If Buddha and Obama had a baby, it might look something like one of Maggie O’Neill’s paintings. Born and raised near Washington D.C., this neo-impressionistic artist weaves together beautiful paintings that portray an appreciative, improvisational, and colorful perspective— one whose visual philosophy strikingly resembles that of Buddhism. When in the presence of her art, viewers are soaked by her vibrant yet balanced pigments, eliciting a feeling of inner peace. Her compositions speak boldly of a love for capitalism, patriotism and America.
O’Neill’s art is political in both form and content; it engages directly with typical American iconography, while portraying her effervescent, dynamic perspective. O’Neill’s work sets itself apart from others that involve politics through its abstracted Americana as protagonist–one that reflects her complex and nuanced understanding of America, its history and contemporary politics. Her pop style resembles that of Peter Max, but with a more playful intent. The works are joyfully composed with a lively palette. As a political science Major, businesswoman and artist, O’Neill has a unique perspective regarding the artist’s relation to politics. Through transposition, she lends her own lens to the viewer and fabricates a view where the artist fills an important role between contemporary politics and culture.
Bright colors sashay across the canvas, mixing, clumping and colliding together both organically and purposely. Dripping, splattered, and applied with a spatula, the paint adopts a form of newness that directly reflects the politics of our capital. Her art form, painting, is traditional- but her style improvised. O’Neill’s premeditated spontaneity bleeds with life and whimsicality.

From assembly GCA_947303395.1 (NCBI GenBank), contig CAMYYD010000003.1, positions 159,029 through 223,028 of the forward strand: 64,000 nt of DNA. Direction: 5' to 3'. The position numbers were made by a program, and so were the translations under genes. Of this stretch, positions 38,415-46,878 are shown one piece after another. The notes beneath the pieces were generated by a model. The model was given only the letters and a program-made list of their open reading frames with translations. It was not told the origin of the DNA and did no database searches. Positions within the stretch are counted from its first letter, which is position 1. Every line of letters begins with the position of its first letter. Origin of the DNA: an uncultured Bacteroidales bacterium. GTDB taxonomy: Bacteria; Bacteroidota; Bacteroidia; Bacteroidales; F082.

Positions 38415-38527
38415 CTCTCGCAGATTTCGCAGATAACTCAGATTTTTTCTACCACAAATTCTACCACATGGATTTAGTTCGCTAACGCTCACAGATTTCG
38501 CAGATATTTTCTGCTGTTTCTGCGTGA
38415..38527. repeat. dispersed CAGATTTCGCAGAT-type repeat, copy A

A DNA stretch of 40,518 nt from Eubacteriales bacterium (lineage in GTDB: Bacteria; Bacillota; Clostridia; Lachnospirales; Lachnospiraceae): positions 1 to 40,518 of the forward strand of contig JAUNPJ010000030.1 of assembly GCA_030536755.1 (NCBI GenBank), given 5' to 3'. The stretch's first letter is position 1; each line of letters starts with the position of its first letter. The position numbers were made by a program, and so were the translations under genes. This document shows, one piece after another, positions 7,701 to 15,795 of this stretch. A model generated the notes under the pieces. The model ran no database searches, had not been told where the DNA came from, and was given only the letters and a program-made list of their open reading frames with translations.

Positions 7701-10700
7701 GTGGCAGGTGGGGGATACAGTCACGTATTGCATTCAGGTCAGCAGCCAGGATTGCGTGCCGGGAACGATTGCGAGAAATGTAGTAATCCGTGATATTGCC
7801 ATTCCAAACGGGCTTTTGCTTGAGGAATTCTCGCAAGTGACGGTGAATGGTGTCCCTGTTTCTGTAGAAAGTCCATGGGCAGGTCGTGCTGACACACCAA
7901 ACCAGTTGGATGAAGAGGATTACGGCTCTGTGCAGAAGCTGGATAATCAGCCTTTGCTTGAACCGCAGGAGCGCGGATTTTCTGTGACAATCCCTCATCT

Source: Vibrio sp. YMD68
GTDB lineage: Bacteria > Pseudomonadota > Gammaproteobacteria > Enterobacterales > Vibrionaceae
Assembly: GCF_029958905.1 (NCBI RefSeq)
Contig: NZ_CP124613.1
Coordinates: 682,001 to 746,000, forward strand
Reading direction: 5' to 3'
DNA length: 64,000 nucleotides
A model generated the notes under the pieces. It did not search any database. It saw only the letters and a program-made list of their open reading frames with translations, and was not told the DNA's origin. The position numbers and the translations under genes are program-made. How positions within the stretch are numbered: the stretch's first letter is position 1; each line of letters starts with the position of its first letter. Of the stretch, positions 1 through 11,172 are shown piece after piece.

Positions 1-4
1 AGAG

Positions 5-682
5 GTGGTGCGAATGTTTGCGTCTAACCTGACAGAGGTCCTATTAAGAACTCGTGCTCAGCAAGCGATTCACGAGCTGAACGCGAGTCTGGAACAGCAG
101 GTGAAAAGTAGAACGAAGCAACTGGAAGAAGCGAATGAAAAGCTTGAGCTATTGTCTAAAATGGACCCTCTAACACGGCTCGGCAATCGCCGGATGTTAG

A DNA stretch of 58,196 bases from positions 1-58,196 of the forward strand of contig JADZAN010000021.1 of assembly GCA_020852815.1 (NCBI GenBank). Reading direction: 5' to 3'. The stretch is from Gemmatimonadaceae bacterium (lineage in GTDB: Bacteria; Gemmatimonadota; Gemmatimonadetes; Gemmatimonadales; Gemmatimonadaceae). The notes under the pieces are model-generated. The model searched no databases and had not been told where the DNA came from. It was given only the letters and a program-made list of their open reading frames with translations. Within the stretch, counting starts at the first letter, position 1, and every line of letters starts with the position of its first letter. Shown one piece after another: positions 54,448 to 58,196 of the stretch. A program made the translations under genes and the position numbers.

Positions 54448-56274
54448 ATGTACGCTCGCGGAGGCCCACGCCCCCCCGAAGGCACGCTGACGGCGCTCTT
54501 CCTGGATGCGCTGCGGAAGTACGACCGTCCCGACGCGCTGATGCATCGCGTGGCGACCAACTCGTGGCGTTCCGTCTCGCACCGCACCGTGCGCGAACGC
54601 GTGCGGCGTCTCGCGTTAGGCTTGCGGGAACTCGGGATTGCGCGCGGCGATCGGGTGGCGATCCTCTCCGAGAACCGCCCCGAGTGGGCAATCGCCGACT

O’Neill’s art is also compositionally lyrical. A believer in the connection between language and emotion, the artist orchestrates pathos of pride toward America. Her painting strokes vary between thin and washy to thick and gestural. Some vibrate, while others sink back, dance, or float. They all, however, ultimately congregate to form a harmonious image. O’Neill has layered the paint in an organic, impulsive manner so as not to overlook the complexities afforded by chance. The result is an oeuvre of American symbols whose individual strokes have a life of their own, but ultimately come together like the sea and the sand.
In “The Human Condition,” philosopher Hannah Arendt argued that where there is spontaneity, there is life. We recently had the chance to interview Maggie O’Neill and learn more about how she continually manages to embed life into her artwork.
NY Arts: The colors you use are very vibrant. How does your use of color connect the viewer to your subject matter?
Maggie O’Neill: I believe color affects us in deeply signiﬁcant ways, and that we go through life largely unaware of that fact. There are several studies that prove we translate color to a vocabulary of feelings to describe the color and how we react to it.
For example: a joyful bright and sunny day versus a gloomy dark and grey day.
A color’s value and depth is just as important as what color is next to it, behind or in front of it. I enjoy painting a composition that is literal without using a literal palette or approach. I paint with a fast and reactionary style. I love layering and piling color through a trowel, brush or spray. It’s those moments in which one color reacts to the other that sets the mood for the painting. They are each their own experiment. I believe in Living in COLOR.